Music City and Kazaa have been the most popular file sharing programs recently, taking Napster’s place. The recording industry filed suit Friday in federal court in Los Angeles against Music City, Kazaa, and a company named FastTrack that licenses the software to those services. Here’s the first news item I saw about the lawsuit. Here’s The Register’s analysis of the strengths and weaknesses of the lawsuit and the real motivation behind it. Here’s a memo purportedly written by the RIAA legal team evaluating the technology and the claims.
There are some fascinating issues to be resolved. Some of the companies are overseas – FastTrack is based in Amsterdam, and it describes itself as a “virtual organization” of programmers from Sweden, Denmark and the Netherlands. International jurisdiction and enforcement are difficult problems. And the software does not run on central servers like Napster; instead, searches ripple through individual computers running the software. The company computers do not play a role in creating or maintaining an index of files, and theoretically, all traces of the companies could disappear and the software would continue to operate without a hitch. Napster’s liability for copyright infringement was questionable, and these companies are much further removed from the alleged infringement.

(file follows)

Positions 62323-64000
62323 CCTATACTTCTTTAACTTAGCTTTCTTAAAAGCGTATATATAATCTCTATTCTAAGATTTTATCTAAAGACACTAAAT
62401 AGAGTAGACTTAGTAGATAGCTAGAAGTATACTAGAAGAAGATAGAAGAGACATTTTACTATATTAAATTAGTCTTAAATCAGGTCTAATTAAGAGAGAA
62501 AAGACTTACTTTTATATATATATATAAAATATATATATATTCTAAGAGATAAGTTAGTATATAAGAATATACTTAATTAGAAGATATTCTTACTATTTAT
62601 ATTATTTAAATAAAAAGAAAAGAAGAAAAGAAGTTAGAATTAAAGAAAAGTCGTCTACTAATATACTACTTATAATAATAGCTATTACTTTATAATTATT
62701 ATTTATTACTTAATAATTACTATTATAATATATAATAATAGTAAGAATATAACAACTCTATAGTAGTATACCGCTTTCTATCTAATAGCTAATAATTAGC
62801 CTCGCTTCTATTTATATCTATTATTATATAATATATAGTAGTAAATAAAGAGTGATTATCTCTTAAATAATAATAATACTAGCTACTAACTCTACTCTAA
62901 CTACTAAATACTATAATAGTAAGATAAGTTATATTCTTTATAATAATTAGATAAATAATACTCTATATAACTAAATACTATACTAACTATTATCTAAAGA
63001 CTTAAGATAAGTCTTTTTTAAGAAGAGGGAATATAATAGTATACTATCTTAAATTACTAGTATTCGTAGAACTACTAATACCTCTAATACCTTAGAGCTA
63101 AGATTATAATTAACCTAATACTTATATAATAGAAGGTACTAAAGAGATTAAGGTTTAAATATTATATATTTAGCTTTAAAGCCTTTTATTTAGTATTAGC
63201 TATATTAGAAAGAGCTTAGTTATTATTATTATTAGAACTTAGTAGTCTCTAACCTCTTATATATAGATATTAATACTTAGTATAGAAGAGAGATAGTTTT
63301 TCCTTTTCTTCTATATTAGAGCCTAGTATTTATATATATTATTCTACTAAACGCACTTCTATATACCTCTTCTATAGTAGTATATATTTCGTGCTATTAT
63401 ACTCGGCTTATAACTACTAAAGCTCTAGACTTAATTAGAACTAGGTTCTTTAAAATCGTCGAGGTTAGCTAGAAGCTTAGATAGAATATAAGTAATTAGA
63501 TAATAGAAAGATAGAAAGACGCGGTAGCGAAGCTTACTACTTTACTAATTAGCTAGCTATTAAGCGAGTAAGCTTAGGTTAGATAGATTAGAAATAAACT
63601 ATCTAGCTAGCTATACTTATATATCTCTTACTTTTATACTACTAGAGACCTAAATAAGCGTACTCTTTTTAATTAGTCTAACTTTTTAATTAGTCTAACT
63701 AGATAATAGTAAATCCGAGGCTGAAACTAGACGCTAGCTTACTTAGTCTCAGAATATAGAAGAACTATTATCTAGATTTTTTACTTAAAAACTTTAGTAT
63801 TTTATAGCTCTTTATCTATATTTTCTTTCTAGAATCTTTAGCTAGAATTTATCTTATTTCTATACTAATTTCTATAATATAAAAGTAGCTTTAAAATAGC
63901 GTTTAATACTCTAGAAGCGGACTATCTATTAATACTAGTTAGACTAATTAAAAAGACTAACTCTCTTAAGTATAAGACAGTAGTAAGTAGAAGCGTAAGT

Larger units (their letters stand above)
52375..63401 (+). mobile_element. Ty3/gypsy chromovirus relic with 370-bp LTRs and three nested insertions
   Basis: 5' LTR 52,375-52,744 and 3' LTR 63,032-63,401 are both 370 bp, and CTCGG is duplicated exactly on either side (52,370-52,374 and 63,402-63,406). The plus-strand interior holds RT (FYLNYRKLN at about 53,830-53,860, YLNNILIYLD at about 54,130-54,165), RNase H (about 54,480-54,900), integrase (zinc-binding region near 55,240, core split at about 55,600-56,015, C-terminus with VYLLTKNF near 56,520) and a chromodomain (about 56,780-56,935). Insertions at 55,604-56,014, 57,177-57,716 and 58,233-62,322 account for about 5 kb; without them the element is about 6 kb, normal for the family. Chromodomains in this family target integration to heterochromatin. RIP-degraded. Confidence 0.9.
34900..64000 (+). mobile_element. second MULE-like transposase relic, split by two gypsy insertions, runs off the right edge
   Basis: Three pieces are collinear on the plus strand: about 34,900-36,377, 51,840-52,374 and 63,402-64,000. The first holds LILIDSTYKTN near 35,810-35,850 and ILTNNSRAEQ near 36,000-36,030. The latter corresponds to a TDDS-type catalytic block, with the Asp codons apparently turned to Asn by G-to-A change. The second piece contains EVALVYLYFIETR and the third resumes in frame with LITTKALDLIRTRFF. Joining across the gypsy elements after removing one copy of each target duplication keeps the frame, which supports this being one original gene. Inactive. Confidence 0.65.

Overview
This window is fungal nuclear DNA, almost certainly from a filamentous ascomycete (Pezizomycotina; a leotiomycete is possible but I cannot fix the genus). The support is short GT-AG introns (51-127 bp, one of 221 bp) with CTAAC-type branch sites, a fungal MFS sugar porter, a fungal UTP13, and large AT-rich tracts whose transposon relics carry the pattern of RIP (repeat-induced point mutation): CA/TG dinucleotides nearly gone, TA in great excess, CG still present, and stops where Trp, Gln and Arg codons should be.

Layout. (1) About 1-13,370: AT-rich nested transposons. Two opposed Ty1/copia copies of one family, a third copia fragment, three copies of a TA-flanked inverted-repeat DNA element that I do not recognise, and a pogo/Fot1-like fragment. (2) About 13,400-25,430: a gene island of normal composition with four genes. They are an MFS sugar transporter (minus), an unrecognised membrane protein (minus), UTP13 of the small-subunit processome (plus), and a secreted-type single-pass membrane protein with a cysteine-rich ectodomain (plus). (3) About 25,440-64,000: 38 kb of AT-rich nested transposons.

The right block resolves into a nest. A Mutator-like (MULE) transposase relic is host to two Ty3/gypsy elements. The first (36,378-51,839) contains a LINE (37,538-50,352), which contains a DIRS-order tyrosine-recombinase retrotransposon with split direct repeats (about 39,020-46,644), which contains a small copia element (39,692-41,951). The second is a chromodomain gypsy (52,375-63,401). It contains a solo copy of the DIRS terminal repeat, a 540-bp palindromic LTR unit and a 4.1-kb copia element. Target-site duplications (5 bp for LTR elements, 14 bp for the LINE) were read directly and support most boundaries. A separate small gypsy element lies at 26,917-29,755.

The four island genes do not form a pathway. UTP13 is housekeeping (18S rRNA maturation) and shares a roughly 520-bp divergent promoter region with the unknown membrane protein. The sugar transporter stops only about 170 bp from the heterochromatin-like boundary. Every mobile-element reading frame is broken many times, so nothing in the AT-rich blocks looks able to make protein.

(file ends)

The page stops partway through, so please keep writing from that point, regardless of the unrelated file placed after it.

It’s no coincidence that the record companies are about to roll out wildly unappealing pay services. They’re trying to sell songs that are locked up with all kinds of restrictions on what you can do with them and how long you can play them without ponying up more money. Why would you do that?
Remember this quote from a few weeks ago? “A spokeswoman for the Recording Industry Association of America acknowledged there would be a certain amount of piracy online and offline. But she said: ‘We are not going to sue our way through the internet, as we do not believe that litigation is a business model.'” They were just kidding.